NEW TERRITORIES. Competition as the ultimate research and development laboratory for road cars, a guiding principle for Pirelli, found a brand new playground in the 1970s with rallying. The P7, Pirelli’s first low profile tyre, and P Zero – which would lead to an entire family of ultra-high-performance tyres, still recognised today by the same name – took hundreds of national and international successes right up to world championship level.

Starting from the Poland Rally, which was won in 1973 by the Fiat 124 Abarth of Achim Warmbold and Jean Todt, to the world title won in 2003 by the Subaru Impreza of Petter Solberg and Phil Mills, there has been a long story of sideways success for Pirelli over a huge variety of diverse events. Several unforgettable victories have passed into legend including those claimed by Sandro Munari with the Lancia Stratos at two Monte Carlo rallies in the 1970s, as well as the wins celebrated by Markku Alen with the Lancia 037 in 1983 and 1984 on the rapid asphalt of the fearsome Tour de Corse. This success story was added to in 2008 with yet another title claimed by nine-time world champion Sebastien Loeb for Citroen, as well as countless other wins for Italian rally drivers, not just in national events but also at the highest level: such as Franco Cunico and Piero Liatti, who won the world championship Sanremo Rally in 1993 and 1995 respectively.

But different territories didn’t just mean rallies and other circuit successes. In the 1970s and 1980s the motorbike market also saw some huge transformations. Pirelli’s involvement in two-wheeled competition went in a new direction with motocross, enduro and cross-country, involving more and more teams and riders.

FROM 2000 TO THE FUTURE. The dawn of a new century further enhanced Pirelli’s involvement in motorsport throughout every continent. Starting in 2004, the Italian firm’s presence on the World Superbike Championship began: an association that is now in place until at least until the end of 2018, forming something of a record when it comes to enduring partnerships in motorsport. And this relationship is of particular relevance as it underlines the link and technology transfer between competition and road-going products that has always characterised Pirelli’s involvement. The slogan ‘We sell what we race, we race what we sell’ is the calling card and centrepiece of Pirelli’s presence in motorbike competition. The Diablo tyres used in the top class of Superbike racing and the Diablo Supercorsa SC used in the Supersport, Superstock 600, 1000 and European Junior Cup classes have helped to make these brands the undisputed market leaders.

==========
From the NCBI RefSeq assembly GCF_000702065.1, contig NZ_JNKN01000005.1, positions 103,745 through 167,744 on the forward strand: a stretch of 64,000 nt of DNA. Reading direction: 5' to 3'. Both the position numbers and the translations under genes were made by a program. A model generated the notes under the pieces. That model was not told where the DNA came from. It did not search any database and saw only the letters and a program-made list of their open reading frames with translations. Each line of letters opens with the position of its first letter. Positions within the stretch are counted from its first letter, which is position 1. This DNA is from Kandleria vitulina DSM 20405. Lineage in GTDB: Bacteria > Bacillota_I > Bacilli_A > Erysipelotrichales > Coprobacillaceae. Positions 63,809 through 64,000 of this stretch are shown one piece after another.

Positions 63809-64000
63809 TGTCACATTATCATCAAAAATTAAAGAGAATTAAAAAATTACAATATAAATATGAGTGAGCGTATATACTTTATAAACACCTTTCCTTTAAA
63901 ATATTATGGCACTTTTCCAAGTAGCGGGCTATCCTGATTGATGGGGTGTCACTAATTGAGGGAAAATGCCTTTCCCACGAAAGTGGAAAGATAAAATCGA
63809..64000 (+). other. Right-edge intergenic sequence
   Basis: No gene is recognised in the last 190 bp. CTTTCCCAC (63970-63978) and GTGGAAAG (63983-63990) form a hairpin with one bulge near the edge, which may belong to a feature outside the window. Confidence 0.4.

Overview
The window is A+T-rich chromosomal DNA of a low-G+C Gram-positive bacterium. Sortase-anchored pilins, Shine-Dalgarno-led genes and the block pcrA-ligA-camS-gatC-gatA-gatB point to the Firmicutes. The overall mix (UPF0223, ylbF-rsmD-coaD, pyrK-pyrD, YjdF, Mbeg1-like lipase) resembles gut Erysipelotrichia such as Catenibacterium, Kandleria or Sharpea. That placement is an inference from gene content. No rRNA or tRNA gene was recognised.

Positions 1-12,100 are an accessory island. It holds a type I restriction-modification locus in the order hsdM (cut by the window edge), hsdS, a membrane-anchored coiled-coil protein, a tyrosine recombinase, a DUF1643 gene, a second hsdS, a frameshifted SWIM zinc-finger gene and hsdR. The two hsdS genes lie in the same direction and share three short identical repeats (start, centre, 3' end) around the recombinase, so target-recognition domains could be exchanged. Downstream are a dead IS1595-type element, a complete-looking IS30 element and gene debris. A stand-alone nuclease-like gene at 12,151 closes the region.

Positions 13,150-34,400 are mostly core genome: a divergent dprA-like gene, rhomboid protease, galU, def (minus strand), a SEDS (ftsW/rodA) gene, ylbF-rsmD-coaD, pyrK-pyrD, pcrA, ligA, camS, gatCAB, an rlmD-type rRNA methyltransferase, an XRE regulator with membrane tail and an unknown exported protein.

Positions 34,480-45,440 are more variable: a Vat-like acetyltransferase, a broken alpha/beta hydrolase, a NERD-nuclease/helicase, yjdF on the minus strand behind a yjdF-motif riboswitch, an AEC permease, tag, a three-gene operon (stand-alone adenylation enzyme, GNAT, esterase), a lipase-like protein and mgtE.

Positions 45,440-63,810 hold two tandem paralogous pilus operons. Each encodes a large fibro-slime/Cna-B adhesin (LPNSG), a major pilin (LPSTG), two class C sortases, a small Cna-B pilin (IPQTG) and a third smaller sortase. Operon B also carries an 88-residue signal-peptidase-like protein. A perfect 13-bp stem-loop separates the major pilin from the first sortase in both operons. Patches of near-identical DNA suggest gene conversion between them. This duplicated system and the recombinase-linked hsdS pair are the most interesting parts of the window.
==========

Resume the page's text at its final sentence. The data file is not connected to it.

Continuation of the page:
But the new century also meant a new direction in Formula 1. Pirelli returned to Formula 1 in the 1980s, racking up several important victories such as Nelson Piquet’s win at the French Grand Prix in 1985 and Gerhard Berger’s triumph in Mexico in 1986. The F1 tyre back then was the P7: a name that was already closely associated with competition. It was the P7 on which Ayrton Senna made his Formula 1 debut in 1984, driving for Toleman. In those days, Pirelli equipped teams such as Lotus, Brabham, Arrows, Osella, Fittipaldi and Minardi. As the 1980s merged into the 1990s, the increasingly competitive Benetton team also joined the Pirelli family and it was on Pirelli P Zero rubber that Michael Schumacher started only the second grand prix of his illustrious career at Monza in 1991. In the same year, Piquet took the P Zero-equipped Benetton to victory in Canada. Pirelli left Formula 1 at the end of the season to concentrate on other series such as the IMSA championship in America, winning in 1995 with the Ferrari 333 SP, and then again the next year with the Riley & Scott driven by Wayne Taylor.

Pirelli’s return to Formula 1 was announced in 2010. The following year the Italian firm was already racing with its new P Zero range characterised by six colourful sidewall markings: four to denote the different slick tyres, plus green and blue to indicate the intermediate and full wet compounds. From 2016 there was a seventh colour: purple, to showcase the ultrasoft tyre, which became the softest compound of the range. In 2017, the third of Pirelli’s trio of three-year supply agreements begins, and the target moves once more with the introduction of new and wider tyres in accordance with the latest regulations that prescribe significantly more downforce. The tyres get wider by around 25% compared to previous years, with the objective of increasing the contact patch and cornering speeds, which should be a lot faster this season.

And so the future begins already…